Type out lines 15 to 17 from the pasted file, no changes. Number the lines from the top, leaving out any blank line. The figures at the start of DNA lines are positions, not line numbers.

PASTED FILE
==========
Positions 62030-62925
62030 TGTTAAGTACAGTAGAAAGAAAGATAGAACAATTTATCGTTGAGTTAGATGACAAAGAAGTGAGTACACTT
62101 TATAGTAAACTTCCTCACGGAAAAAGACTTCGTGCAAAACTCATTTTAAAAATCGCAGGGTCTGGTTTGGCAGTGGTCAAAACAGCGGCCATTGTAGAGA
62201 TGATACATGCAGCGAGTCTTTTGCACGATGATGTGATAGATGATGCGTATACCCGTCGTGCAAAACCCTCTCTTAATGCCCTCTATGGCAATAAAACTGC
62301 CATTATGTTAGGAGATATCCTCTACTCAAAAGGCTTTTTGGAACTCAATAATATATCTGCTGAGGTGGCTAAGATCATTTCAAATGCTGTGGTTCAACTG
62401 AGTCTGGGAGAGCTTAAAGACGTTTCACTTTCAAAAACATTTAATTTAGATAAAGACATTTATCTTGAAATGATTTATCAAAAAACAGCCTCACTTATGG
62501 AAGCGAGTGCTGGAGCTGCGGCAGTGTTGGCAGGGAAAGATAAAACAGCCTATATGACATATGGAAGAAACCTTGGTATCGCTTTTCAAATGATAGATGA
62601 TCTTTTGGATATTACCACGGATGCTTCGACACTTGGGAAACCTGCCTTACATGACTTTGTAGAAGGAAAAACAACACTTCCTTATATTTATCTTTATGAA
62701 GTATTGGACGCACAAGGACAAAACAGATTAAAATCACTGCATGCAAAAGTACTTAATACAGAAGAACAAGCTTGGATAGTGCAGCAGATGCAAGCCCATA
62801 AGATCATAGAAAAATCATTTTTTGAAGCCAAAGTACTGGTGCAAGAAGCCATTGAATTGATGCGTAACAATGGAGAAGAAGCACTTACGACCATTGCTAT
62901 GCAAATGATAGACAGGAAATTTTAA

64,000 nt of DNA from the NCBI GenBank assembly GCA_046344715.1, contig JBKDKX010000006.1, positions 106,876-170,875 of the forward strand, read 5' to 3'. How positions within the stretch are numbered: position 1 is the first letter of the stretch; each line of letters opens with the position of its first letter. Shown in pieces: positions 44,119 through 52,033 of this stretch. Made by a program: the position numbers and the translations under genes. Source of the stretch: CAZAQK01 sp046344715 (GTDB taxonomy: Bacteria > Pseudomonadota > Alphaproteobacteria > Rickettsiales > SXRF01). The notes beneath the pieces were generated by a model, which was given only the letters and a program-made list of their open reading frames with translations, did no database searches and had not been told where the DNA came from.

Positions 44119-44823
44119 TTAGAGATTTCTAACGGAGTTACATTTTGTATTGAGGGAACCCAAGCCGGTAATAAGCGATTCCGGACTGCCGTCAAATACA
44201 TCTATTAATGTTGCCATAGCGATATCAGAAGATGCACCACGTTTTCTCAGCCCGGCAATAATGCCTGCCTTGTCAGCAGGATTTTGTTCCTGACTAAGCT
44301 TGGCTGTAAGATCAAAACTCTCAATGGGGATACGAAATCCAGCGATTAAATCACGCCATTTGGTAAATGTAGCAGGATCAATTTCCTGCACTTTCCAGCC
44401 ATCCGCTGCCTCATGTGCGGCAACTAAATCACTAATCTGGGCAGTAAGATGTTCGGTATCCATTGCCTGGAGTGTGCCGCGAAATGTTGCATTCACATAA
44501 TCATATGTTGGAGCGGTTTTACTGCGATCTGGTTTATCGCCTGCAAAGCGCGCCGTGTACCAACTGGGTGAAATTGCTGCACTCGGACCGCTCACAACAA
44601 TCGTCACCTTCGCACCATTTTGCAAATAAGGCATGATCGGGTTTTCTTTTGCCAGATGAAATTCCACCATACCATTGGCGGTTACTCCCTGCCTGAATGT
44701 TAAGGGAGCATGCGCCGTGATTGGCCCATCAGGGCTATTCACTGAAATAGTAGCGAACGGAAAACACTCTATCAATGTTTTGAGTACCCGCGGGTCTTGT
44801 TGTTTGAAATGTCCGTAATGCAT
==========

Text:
44201 TCTATTAATGTTGCCATAGCGATATCAGAAGATGCACCACGTTTTCTCAGCCCGGCAATAATGCCTGCCTTGTCAGCAGGATTTTGTTCCTGACTAAGCT
44301 TGGCTGTAAGATCAAAACTCTCAATGGGGATACGAAATCCAGCGATTAAATCACGCCATTTGGTAAATGTAGCAGGATCAATTTCCTGCACTTTCCAGCC
44401 ATCCGCTGCCTCATGTGCGGCAACTAAATCACTAATCTGGGCAGTAAGATGTTCGGTATCCATTGCCTGGAGTGTGCCGCGAAATGTTGCATTCACATAA